In 2021, a young political staffer alleged to media that, two years earlier, she was raped by a colleague inside Parliament House. It would eventually come to light that Brittany was referring to a man called Bruce Lehrmann, who has always adamantly denied and never been found guilty of these claims.
The case would eventually result in a very public saga, calling into question conduct in Parliament House. By the time the case went to trial—eventually ending in a mistrial and final cessation relating to Higgins’ health—it also called for the media, judicial system and members of the public to reflect on responses to sexual assault allegation at large.
All in all, Brittany Higgins Vs. Bruce Lehrmann became synonymous with a lot of questions about Australia’s culture and institutions.
We look back on some of the major events of this highly public case.
March 23, 2019
The incident is alleged to have occurred at Parliament House in the early hours of the morning on March 23, 2019. Two political staffers, Brittany Higgins and Bruce Lehrmann, enter Parliament House around 1.40am. Lehrmann allegedly leaves approximately an hour later without Higgins.
Later that morning, Higgins is allegedly found partially naked on a couch in Defence Minister Linda Reynolds’ office.
Lehrmann is terminated from his role at Parliament House in early April.
An AFP investigation is launched.
Higgins reports, and shortly thereafter drops, allegations of sexual assault related to the morning of March 23.
After the federal election in May 2019, Higgins moves to a new position with the office of Michaelia Cash, then the Minister for Employment, Skills, Small and Family Business.
November 9, 2020
The Four Corners episode titled ‘Canberra Bubble’ airs. This episode explores a toxic workplace culture within Parliament House, particularly inappropriate relationships occurring within Coalition ranks.
Higgins is not mentioned but the episode does spur inquiries into conduct around Parliament House, and puts heat on the Coalition and then-Prime Minister Scott Morrison’s government, which would later be amplified by Higgins’ claims.
February 5, 2021
Higgins resigns, allegedly citing ongoing trauma from the March 2019 incident, The Canberra Times reports.
February 15, 2021
News.com.au publishes a bombshell interview with Higgins, airing her allegations for the first time, but not naming Bruce Lehrmann. That night, The Project airs an interview with Higgins around the same claims.
February 16, 2021
Then-Prime Minister Morrison and Linda Reynolds apologise to Higgins in Parliament.
Two reviews are also launched. One is to be conducted into workplace behaviour and culture in the coalition; the second is into processes of reporting and support for workplace issues.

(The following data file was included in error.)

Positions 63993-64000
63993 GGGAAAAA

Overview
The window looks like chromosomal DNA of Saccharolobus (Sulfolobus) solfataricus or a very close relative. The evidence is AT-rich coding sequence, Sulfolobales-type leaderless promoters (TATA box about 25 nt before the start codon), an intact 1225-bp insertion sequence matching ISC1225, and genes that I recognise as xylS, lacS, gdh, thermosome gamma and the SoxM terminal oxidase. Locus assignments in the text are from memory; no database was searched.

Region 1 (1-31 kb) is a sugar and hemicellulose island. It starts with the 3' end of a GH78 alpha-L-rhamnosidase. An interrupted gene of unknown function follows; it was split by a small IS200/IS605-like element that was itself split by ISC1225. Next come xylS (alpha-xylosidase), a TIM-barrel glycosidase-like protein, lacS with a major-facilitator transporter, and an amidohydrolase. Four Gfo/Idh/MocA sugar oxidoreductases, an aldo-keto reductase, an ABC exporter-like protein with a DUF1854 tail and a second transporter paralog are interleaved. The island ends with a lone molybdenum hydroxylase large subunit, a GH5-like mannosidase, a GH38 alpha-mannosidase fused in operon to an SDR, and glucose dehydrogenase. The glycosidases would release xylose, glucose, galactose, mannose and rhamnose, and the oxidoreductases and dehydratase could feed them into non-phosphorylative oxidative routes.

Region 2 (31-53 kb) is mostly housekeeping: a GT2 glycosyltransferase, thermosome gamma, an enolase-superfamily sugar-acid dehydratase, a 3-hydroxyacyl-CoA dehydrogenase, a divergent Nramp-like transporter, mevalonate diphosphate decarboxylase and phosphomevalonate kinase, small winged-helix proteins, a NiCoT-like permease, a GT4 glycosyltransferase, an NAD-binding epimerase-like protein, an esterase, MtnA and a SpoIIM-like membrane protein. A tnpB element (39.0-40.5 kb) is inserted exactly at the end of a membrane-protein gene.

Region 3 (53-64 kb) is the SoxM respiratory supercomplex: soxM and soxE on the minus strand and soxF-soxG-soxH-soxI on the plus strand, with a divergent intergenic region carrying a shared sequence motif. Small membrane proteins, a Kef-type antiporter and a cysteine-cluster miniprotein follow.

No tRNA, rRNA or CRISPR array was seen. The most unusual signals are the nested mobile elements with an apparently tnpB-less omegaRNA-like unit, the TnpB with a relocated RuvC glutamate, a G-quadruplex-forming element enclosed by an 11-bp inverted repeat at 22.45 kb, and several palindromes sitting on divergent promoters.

November 5, 2021
According to The Guardian, Lehrmann—whose identity remained formally unknown at the time—appears via telephone in a magistrates court and pleads not guilty to a charge of sexual intercourse without consent, occurring at Parliament House in March 2019.
He is committed to stand trial.
Brittany Higgins is named one of marie claire‘s Women of the Year, covering the December issue alongside Grace Tame.
The Project host Lisa Wilkinson, while accepting a Logie for her interview with Higgins, makes a speech that prompts the Lehrmann trial to again be delayed.
Lehrmann’s lawyers argued this would infringe upon the fairness of the trial.
February 9, 2022
Brittany Higgins and Grace Tame front the National Press Club, delivering a scathing takedown of the Morrison government’s handling of sexual assault in Parliament House and beyond.
This came one day after Morrison made a formal apology to victims of sexual harassment, assault and bullying in parliament, and apologised to Higgins directly.
October 4, 2022
The trial begins at the ACT Supreme Court, in which Higgins accuses Lehrmann of sexual intercourse without consent, to which Lehrmann plead not guilty.
Via Higgins’ team, the court heard that on March 23, 2019, the two staffers allegedly entered Parliament House while both noticeably intoxicated. Higgins’ team then alleged she fell asleep on a couch in Senator Reynolds’ office, and when she woke up, Lehrmann was having sex with her.
Lerhmann’s team, meanwhile, said Lehrmann never had intercourse with Higgins and suggested there were “massive holes” in Higgins’ story.
Over the course of the three-week trial, 29 witnesses were called, including relevant politicians, Michaelia Cash, Steven Ciobo and Linda Reynolds.
October 19, 2022
The trial concludes and the jury begins deliberations.
October 25, 2022
The jury reports that it is unable to reach a verdict, failing to reach a unanimous decision.
The magistrate requests it continue deliberations.